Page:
The next morning, for the first time since he had arrived in Vedillia, he was bored. Not in the mood for wandering around with no definite aim, he found it impossible to sit in the cafés and just watch the world pass by, as he had become accustomed to doing. Unlike the previous morning when he could not remember much of the night before, everything this time had stayed vivid and he could not forget her green eyes, her long sensitive fingers, and her way of talking. In desperation he bought a local paper and scanned the small adds looking for another apartment. The afternoon was spent hunting the addresses down but in the end he had to admit that he had seen nothing suitable.
The next day was similar only worse and he decided to get drunk. He was at the self-pitying stage when, in one of the numerous little bars in the old quarter of the town, he bumped into some of the Americans he had met at Anita’s apartment. They guardedly greeted him but became warmer when they realised that he was by himself. They discussed generalities, including the difficulties of renting an apartment until one girl mentioned how lucky Anita and Matt had been in finding theirs. The conversation lagged and then drifted on to personalities – as it always does among foreigners in a closed community – and he began to feel a complete outsider, not knowing any of the people mentioned. Noticing this, perhaps, the same girl started to talk to him about Anita and Matt, telling him, with a confidential smile, that they were the best of all and were devoted to each other. Shortly afterwards, making some excuse, he left and went to another bar and finished off his drinking bout alone. That night he slept badly and woke with a taste in his mouth.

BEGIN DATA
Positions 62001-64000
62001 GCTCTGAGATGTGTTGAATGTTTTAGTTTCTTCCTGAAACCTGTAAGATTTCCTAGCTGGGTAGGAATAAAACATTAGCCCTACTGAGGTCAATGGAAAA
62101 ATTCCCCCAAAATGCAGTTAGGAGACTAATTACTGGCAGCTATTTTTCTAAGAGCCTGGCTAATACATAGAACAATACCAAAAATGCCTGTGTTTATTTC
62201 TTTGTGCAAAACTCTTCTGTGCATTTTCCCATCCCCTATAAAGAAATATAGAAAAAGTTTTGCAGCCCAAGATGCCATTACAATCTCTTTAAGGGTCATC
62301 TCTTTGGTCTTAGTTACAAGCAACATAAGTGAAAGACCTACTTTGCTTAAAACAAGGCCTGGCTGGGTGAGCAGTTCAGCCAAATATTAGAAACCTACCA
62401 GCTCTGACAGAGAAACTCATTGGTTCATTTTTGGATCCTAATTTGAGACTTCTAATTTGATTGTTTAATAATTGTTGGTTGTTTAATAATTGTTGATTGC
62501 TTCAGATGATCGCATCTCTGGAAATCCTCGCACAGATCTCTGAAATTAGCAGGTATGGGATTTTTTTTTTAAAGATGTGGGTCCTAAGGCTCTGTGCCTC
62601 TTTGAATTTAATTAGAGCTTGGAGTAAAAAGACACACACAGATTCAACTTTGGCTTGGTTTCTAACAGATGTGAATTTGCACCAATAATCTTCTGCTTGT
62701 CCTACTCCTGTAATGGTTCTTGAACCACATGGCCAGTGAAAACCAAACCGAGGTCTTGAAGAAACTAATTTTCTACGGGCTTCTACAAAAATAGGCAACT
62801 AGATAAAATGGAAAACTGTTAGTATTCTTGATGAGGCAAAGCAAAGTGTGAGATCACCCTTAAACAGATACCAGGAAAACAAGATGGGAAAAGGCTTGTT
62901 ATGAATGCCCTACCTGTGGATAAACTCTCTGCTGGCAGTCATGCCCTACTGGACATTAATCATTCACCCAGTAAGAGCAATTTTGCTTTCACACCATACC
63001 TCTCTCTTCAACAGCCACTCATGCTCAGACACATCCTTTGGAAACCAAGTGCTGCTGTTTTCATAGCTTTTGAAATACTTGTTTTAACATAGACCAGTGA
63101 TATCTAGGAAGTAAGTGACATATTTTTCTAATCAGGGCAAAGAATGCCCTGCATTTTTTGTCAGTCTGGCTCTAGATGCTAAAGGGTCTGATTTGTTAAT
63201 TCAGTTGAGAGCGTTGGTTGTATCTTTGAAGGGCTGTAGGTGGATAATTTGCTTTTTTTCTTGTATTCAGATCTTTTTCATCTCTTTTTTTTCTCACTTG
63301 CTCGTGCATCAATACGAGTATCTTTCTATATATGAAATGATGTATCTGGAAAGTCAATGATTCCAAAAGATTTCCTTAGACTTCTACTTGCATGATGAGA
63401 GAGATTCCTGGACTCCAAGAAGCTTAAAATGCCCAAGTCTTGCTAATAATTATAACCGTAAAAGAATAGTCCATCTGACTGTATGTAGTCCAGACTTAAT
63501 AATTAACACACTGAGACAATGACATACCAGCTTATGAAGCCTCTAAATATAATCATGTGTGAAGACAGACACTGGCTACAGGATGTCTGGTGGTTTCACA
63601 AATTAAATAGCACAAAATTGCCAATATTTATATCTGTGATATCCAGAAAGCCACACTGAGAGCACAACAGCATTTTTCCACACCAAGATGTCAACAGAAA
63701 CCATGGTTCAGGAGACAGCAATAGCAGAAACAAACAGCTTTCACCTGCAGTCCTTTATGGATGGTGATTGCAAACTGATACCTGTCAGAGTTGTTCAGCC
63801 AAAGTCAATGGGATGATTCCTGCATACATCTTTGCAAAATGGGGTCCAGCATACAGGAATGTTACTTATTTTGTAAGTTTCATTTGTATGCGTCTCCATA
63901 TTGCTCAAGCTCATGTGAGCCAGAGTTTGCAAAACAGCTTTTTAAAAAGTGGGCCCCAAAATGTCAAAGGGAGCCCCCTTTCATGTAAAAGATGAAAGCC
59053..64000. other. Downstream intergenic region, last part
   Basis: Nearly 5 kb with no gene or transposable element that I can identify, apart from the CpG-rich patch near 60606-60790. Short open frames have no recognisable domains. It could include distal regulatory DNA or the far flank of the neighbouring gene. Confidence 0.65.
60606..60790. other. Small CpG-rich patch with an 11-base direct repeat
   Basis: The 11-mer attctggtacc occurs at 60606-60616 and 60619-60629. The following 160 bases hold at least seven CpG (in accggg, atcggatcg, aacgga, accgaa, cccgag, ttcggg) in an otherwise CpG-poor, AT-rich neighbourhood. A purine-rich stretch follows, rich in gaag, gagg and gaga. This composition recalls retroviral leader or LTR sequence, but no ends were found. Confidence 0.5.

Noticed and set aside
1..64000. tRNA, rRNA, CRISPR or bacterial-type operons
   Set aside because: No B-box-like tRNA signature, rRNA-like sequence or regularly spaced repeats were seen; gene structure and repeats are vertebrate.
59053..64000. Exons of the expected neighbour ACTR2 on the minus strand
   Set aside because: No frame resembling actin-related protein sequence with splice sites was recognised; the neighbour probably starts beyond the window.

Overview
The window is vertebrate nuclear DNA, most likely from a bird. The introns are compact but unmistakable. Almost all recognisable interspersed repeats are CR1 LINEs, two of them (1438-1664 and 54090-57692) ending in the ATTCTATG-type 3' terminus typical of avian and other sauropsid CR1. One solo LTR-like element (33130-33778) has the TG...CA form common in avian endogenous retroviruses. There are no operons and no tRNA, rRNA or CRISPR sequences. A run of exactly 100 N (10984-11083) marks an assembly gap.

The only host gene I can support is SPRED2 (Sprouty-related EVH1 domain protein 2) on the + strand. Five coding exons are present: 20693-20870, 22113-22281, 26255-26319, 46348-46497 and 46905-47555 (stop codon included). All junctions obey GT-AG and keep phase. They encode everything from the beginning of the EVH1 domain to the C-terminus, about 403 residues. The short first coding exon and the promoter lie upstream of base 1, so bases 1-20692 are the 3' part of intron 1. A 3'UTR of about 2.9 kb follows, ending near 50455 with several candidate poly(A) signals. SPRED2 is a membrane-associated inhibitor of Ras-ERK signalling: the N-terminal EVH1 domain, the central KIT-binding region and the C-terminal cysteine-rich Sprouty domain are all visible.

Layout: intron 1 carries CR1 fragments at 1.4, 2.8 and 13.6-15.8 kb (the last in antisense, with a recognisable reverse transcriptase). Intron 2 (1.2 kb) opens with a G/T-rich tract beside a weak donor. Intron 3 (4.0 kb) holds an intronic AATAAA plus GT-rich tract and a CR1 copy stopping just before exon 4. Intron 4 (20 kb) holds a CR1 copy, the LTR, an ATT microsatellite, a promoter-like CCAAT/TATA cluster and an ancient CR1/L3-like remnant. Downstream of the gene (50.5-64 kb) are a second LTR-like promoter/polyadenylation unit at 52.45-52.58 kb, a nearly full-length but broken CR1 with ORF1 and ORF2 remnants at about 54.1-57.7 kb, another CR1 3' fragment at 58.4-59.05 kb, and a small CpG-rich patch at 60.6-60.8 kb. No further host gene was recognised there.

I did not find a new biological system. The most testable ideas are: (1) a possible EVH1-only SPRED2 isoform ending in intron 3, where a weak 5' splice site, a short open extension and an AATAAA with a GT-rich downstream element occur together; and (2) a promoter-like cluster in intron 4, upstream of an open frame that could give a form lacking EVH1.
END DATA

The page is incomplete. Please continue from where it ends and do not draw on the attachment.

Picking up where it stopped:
At least today there would be some sort of development as he had an appointment with the landlady at 4:00pm. He made an effort not to call at Anita’s apartment first and, in a bad mood, he went to see the landlady. A child with a dirty face and a torn vest opened the door and stared, pop-eyed and uncomprehendingly, at him. He waited on the doorstep for ten minutes and when no one else came, he went around the corner to the bar, feeling like a fool. Three hours later, after repeatedly calling on the landlady and meeting only the idiot child, he finally gave in and went to her apartment. Hot and flushed, he explained the situation when she opened the door and listened sympathetically. Inviting him in, she gave him iced lemon tea and promised to call on the landlady with him after she had had a shower.